Owners of cargo lately laden on board the ship or vessel "Starsin" and others (Original Respondents and Cross-appellants) v. Owners and/or demise charterers of the ship or vessel "Starsin" (Original Appellants and Cross-respondents) and two other actions
207. Accordingly, I am satisfied that the Himalaya Clause is not itself a contract of carriage of goods by sea, and that merely by taking the benefit of such a Clause the owner or demise charterer of the ship does not become a party to a contract of carriage and so a carrier within the meaning of Article I(a) of the Hague Rules.
208. But the matter does not rest there. Clause 5 of the bills of lading in the present case provides inter alia that the third party who takes the benefit of the provisions of the Clause shall "to this extent" be deemed to be a party to the contract contained in or evidenced by the bill of lading. The purpose of these words is to bind subsequent holders of the bill of lading by the limitations on their rights of suit imposed by the Himalaya Clause: see Section 2(1) of the Carriage of Goods by Sea Act 1992. The words "to this extent" are words of limitation. They have the effect of deeming the third party to be a party to the bill of lading to the extent of obtaining the benefit of the protective provisions of the Clause but no further. They do not subject the third party to any of the contractual obligations of the carrier, including the obligation to carry the goods, contained in or evidenced by the bill of lading.
209. What are the consequences? As I understand the argument, they can be summarised in three propositions:
210. This is an attractive and elegant solution to the problem. It enables Article III Rule 8 to serve its purpose, which is to ensure that the security of the ship is available to the cargo owner notwithstanding any contractual provision to the contrary, without producing the paradoxical consequences of incorporating Article III Rules 1 and 2. But is it correct?
211. My initial view was that it is not. My difficulty was with proposition (ii). It would normally be an abuse of language to describe a person as being a party to a contract of carriage because he is a party to a contract which is such a contract only because someone else undertakes obligations of carriage thereunder. It must be a contract under which he undertakes such obligations himself.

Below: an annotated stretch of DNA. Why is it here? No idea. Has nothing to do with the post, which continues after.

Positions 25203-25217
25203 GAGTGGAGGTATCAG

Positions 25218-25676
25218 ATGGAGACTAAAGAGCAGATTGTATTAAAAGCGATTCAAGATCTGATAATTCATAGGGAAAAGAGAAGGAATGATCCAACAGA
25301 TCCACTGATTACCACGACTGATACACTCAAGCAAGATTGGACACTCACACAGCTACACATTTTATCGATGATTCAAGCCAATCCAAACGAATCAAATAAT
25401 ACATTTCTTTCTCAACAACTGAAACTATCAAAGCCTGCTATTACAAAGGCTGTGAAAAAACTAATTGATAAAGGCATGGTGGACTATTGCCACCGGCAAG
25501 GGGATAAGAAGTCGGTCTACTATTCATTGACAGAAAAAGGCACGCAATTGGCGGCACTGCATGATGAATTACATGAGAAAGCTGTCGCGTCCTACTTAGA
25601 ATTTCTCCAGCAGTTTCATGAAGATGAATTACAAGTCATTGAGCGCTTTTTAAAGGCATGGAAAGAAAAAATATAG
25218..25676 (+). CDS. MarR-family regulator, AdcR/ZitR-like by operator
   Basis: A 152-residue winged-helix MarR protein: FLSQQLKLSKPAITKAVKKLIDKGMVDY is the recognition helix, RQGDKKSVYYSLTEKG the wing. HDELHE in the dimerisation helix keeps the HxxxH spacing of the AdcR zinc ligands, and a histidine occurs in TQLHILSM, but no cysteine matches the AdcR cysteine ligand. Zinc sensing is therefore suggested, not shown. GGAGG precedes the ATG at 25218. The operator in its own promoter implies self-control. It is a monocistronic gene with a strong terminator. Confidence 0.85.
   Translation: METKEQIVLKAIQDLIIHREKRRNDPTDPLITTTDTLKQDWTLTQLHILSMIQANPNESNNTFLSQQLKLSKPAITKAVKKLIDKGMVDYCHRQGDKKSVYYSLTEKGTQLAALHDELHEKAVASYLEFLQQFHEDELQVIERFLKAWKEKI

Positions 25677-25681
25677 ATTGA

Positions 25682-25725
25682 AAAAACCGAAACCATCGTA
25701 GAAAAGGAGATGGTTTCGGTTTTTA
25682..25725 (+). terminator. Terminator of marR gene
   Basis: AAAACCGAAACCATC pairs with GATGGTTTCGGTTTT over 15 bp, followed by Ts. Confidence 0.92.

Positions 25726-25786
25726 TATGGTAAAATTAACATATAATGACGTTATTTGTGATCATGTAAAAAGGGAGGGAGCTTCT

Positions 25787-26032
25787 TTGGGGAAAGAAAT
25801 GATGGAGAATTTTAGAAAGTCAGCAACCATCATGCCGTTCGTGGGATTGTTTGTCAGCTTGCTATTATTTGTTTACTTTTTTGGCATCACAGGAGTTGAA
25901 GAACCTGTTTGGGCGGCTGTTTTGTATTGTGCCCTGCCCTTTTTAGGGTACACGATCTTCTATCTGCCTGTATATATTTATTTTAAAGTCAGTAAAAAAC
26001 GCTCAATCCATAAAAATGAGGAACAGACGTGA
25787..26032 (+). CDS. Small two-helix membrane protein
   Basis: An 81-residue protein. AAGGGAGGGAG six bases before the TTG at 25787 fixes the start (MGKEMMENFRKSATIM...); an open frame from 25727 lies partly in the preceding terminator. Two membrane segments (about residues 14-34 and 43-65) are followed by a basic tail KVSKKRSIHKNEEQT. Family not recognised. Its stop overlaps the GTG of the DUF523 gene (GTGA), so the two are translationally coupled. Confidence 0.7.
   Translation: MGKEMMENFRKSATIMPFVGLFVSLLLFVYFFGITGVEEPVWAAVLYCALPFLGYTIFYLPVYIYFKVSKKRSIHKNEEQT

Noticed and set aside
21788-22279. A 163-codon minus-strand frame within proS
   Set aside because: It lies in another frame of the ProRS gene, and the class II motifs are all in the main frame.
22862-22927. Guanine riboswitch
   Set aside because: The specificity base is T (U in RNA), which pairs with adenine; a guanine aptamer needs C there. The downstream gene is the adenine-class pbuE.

212. But on further reflection I have changed my mind. Article III Rule 8 of the Hague Rules invalidates any provision in a contract of carriage of goods by sea which relieves "the carrier or the ship" from liability for loss or damage to the cargo. As I have pointed out, the word "carrier" includes the owner or demise charterer of the ship which has entered into a contract of carriage. Unless the words "or the ship" are tautologous, therefore, they must be intended to cover the case where the owner or demise charterer of the ship has not entered into a contract of carriage. Thus the Rule invalidates a provision contained in a contract of carriage covered by a bill of lading to which the owner or demise charterer of the ship is a party and which purports to relieve the owner or demise charterer of the ship from liability for loss or damage to the cargo even though it has not itself entered into a contract of carriage. The only way in which effect can be given to such a provision is to square the circle and accept that the owner or demise charterer of the ship can become a party to a contract of carriage covered by a bill of lading even though it is a contract under which it does not itself undertake any obligations of carriage.